Avoiding the pitfalls of partnerships when making SR&ED claims

Date: November 22, 2022

Canadian businesses of all types can claim research and development tax incentives through the SR&ED Program; but it’s not just the type of research work that you’ve been doing that counts — your business structure for tax purposes matters too.

One of the key obstacles that we encounter, and that businesses need to be aware of, is how your business structure impacts your ability to claim potentially lucrative Investment Tax Credits (ITCs) through the SR&ED program.

Businesses that are legally structured as partnerships are not excluded from being able to submit SR&ED claims to earn ITCs. However, partnerships participating in the SR&ED program may find the process significantly more complex compared with normal Canadian Corporations. Key differences in the treatment of partnership entities may result in reduced benefits. It is vital to consider these prior to making a claim for SR&ED expenditures and credits.

Being aware of these crucial differences can ensure your business can access the maximum benefits possible.

Partnerships and SR&ED

At first glance, the tax rules around partnerships can be highly complex. That’s because the Income Tax Act does not define a partnership, it simply outlines the tax consequences if a partnership exists.

A Canadian partnership entity can be formed between individuals, corporations, trusts, or other partnerships, in any combination. However for SR&ED purposes, the Canada Revenue Agency considers that SR&ED work is considered to have been performed by the collective partnership and not by one of the individual members of the partnership.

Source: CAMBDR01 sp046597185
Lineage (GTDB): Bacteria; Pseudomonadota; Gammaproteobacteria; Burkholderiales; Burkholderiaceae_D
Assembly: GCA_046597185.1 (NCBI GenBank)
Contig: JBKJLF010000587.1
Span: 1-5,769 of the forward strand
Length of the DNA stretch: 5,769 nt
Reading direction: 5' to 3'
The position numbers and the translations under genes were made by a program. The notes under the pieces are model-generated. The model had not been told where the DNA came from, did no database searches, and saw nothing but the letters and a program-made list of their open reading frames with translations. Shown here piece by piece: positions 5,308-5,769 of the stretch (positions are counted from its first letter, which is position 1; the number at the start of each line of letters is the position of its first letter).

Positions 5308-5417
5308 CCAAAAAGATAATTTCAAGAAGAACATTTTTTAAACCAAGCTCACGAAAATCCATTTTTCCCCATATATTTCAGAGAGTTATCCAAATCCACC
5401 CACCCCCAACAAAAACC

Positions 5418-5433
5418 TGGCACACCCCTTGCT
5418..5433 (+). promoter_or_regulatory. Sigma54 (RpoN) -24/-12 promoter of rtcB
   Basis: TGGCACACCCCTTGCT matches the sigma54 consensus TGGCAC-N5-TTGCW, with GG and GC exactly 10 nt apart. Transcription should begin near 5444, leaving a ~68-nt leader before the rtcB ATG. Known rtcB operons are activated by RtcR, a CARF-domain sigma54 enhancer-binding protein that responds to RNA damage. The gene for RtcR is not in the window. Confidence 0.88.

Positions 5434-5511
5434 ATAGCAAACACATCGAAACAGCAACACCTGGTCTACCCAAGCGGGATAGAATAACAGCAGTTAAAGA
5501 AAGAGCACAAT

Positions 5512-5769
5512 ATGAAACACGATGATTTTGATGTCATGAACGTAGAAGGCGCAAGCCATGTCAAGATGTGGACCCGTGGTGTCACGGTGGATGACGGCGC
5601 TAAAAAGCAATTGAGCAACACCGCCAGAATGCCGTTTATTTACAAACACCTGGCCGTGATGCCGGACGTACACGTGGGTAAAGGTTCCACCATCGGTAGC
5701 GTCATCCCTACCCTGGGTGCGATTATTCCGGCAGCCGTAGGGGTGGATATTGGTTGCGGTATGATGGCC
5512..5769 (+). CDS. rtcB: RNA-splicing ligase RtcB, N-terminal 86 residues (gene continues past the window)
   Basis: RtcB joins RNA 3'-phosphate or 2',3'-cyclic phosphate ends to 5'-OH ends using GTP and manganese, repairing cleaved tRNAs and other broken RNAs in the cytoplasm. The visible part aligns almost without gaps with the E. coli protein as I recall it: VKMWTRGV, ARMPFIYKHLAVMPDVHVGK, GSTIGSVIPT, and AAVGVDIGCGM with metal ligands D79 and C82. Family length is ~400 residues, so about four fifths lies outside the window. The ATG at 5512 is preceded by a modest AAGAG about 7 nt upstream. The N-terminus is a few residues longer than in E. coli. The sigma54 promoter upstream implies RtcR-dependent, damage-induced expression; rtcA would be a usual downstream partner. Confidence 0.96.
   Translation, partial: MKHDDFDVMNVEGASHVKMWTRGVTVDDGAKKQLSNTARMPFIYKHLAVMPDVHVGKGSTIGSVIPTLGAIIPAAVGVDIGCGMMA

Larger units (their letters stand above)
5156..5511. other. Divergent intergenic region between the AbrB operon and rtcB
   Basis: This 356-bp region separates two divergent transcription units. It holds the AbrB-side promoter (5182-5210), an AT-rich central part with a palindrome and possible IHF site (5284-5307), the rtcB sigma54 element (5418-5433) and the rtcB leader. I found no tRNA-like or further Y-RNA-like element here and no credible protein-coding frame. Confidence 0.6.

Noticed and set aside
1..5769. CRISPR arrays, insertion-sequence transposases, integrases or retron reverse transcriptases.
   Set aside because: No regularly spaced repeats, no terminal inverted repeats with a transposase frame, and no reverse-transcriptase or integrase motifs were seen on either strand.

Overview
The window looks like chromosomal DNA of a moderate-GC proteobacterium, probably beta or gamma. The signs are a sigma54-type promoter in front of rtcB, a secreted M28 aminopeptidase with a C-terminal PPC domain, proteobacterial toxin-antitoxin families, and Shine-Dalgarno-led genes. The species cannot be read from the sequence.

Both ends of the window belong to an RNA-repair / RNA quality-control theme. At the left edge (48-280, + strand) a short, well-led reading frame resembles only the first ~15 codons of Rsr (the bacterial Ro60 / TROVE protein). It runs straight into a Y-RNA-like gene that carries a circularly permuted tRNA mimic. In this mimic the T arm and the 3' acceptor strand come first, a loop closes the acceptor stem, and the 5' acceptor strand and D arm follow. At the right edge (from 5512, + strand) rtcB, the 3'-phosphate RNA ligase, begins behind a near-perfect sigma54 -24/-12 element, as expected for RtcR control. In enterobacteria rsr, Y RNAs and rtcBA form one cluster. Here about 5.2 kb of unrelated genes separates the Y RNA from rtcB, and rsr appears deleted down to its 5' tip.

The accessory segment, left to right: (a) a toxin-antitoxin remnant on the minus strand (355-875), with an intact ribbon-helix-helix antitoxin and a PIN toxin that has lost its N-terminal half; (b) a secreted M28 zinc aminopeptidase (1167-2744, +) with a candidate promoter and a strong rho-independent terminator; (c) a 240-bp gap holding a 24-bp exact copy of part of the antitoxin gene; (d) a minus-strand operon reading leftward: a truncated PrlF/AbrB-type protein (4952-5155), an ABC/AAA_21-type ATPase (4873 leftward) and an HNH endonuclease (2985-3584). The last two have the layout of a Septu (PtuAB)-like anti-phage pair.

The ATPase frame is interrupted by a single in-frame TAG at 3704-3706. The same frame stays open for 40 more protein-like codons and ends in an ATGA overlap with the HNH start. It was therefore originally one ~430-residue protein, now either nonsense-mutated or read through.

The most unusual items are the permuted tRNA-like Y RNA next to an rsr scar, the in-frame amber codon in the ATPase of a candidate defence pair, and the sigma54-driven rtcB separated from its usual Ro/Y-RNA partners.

The key difference for partnerships is that SR&ED is less generous, providing a reduced ‘Basic Investment Tax Credit rate’ of 15% of qualifying expenditure. This is in contrast to regular private Canadian Corporations, who are eligible for the ‘Enhanced’ rate of 35%. For partnerships, this reduced ITC rate of 15% is also only partially refundable; where a partnership has no tax owing in the year, only 40% of the 15% total ITC may be refunded.

The collective partnership itself cannot earn these ITCs. While the ITCs are calculated at the partnership level, they are actually allocated to the individual partners based on eligibility. This eligibility can vary between different member entities. Understanding the distinguishing factors between these is critical when a partnership is attempting to claim SR&ED. Engaging a specialist tax consultant may be necessary when getting to grips with this.

Businesses belonging to partnerships that are performing SR&ED should review their status and involvement prior to submitting any SR&ED claims, in order to avoid any complications with the CRA. The need to do so will be particularly important for members who, despite investing significant time and money in a partnership, find they still can’t claim SR&ED ITCs because of the type of partner they are classified as.

For more information about how corporate partnerships can affect SR&ED, as well as information on the tax incentives that may be available to your business, you can reach Richard Hoy at

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